Tuesday, 25 November 2014

ST. FRANCIS XAVIER AND THE HEALTH OF THE PORTUGUESE EMPIRE



The symbolic importance of St. Francis Xavier to the people of Goa need not be repeated every time we discuss his miracles, or every ten years when his mortal remains are thrown open for public veneration and display. Venerated as Goencho Saib, the importance of his incorruptible body for the colonial as well as the post-colonial administration of Goa (for purposes of tourism) can also be clearly seen.

His importance as someone who watches over Goa, has clearly outlived the colonial times. As I write this column, the preparations for this year’s Exposition seem to be slowly progressing: hopefully, from Old Goa looking like a “war zone”, in the words of a friend, to being orderly and organized. While many of the stories surrounding the miracles of Xavier are fairly commonly known in Goa with more emphasis placed on the religious and spiritual efficacy, they are rarely told as stories that had a particular historical context. What else, other than the healing and efficacious powers of the saint, can these miracles tell us?

While dwelling upon the symbolic importance of Xavier through time, let me refer to Pamila Gupta’s essay, “‘Signs of Wonder’: The Postmortem Travels of Francis Xavier in the Indian Ocean,” to locate the miraculous powers of Xavier in a particular historical context. Through her reading of biographies and/or hagiographies of Xavier written by his fellow Jesuits, largely around the time when the drive for his canonization was gaining momentum, Gupta argues that these ‘signs of wonder’ or miracles (in common parlance) associated with the remains of Xavier tell us about alternate networks of circulation of trade and colonialism in Portuguese Asia.  As such these networks of circulation and stories associated with Xavier’s incorruptible body were not directly linked to imperialism and colonialism emerging from European centers. Rather, they opened up new experiences of colonialism through travel by sea, Christianization, and the patterns of monsoon winds.

Gupta broadens her field of analysis to view Xavier’s incorruptible body as simultaneously “a commodity, a gift, a relic, a person, and a thing” that allows her to see how the mortal remains were treated in Sancian, Malacca, and Goa against the backdrop of the reach of Portuguese commercial and political power, and the success of Jesuit missionary activities in these regions. These three places are not simply associated with the mortal remains in Xavier’s postmortem travels, but they were also actively part of his travels and missionary activities while he was alive.

After Xavier’s death in Sancian, his mortal remains could not be fully appreciated there “because of the limits of Portuguese statehood – Sancian was less a colonial outpost than a temporary safe haven for commercial traffic at this time” that necessitated the transfer of his incorruptible body to Malacca. Though, Xavier’s mortal remains did show miraculous signs in Sancian, the Portuguese settlers there failed to honor him with a proper burial. Moreover, though there was an absence of a “sustained church and state activity”, Xavier still exhibited numerous signs of incorruptness and sanctity.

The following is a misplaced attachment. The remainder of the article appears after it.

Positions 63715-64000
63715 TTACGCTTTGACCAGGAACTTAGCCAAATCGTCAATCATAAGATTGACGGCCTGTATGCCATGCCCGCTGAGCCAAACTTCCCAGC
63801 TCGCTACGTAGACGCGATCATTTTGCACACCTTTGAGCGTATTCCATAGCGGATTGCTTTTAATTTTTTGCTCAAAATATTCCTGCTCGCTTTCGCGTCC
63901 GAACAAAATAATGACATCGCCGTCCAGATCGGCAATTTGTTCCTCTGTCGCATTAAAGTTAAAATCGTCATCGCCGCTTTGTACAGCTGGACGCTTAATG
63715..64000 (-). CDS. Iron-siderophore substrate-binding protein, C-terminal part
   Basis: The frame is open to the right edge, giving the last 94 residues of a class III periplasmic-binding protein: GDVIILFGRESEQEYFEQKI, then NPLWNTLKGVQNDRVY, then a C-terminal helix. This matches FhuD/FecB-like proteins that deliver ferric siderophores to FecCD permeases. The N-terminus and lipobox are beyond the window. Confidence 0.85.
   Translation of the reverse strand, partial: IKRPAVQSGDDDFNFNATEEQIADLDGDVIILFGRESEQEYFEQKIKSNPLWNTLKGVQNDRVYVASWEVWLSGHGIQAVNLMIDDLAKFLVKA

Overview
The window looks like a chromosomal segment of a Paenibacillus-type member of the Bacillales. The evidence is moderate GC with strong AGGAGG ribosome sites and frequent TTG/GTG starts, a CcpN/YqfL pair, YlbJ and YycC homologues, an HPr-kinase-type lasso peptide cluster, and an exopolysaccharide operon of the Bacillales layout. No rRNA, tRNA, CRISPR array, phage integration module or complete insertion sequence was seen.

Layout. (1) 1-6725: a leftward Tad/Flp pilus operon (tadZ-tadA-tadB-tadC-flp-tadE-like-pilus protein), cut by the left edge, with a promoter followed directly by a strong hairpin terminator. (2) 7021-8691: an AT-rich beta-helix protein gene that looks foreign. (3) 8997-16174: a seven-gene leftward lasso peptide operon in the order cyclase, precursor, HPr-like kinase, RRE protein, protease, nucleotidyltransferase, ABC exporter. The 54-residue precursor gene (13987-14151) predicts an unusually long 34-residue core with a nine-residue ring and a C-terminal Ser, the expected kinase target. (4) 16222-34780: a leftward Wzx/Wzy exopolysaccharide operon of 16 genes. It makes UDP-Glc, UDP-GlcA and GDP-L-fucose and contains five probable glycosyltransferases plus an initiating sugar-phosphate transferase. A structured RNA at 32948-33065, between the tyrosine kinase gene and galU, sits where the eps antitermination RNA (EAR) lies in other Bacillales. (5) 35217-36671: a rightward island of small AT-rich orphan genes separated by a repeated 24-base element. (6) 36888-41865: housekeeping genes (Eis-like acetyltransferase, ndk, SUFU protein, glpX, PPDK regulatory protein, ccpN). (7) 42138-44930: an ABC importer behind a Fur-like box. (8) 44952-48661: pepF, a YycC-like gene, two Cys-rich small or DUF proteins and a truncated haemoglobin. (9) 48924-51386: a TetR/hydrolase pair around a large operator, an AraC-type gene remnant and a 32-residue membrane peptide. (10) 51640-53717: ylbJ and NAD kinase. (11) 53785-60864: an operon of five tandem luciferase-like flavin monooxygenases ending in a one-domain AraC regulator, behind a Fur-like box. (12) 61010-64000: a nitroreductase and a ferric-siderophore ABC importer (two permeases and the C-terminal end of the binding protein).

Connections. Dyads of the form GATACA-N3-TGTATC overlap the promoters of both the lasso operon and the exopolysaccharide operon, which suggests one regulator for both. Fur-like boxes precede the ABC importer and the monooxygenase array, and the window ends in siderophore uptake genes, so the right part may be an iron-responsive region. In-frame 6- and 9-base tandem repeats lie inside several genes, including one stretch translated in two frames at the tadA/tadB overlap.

In Malacca, however, Xavier’s mortal remains were received with a greater honour. His mortal remains were taken out in a procession in that city, where immediately some people were healed. Xavier also rid Malacca of an ongoing plague, his sanctity “rubbing off onto this colonial outpost [that is, Malacca] in a way reminiscent of European relics which often acted to protect and secure its new community”. But during the five months that Xavier’s mortal remains were kept in Malacca, they were damaged yet again due to the grave being too small. Moreover, the burial in Malacca happens in the absence of his fellow Jesuits (like in Sancian) and the Governor of Malacca, suggesting an absence of the powers of the church and the state. Gupta states that “in the end, Xavier’s poor treatment during his internment here exposes the vulnerabilities of church, state, and [Portuguese] public, thus prompting his subsequent removal from Malacca”.

The city of Goa being the capital of the Portuguese presence in Asia, and a place whose importance is not just confined to the political and commercial, but also encompasses the symbolic, receives the would-be saint with much honour and celebration. Gupta makes a fine observation in this regard: “Unlike both Sancian and Malacca, where his corpse was intermittently valued and poorly treated, Xavier is fully appreciated in Goa. Moreover, the elaborately ritualized reception of Xavier’s holy relic in Velha Goa will be unlike either of the events that were staged in Sancian and Malacca; that Xavier intercedes in exposing a perfect balance of church, state, and public at this valued site also explains why his postmortem travels end here”.

If we try to reflect on Gupta’s view of the telling of Xavier’s remarkable story of postmortem travels as an act that bestows a different value on the object of the story – Xavier and his incorruptible body – we can appreciate how Xavier was simply not a missionary who wanted to convert people to Christianity, but as in life and death somebody who ‘performed’ miracles and exhibited ‘signs of wonder’ within a specific and definite historical context. In life and in death, Xavier emerges as a person who struggled against the Portuguese administration in Asia. Like Xavier, the Portuguese administration also struggled to maintain the health of its Empire.

Miracles do happen – perhaps even on an everyday basis – but it is important to also see them within a historical framework and not outside of it.

(First published in  O Heraldo, dt: 26 November, 2014)

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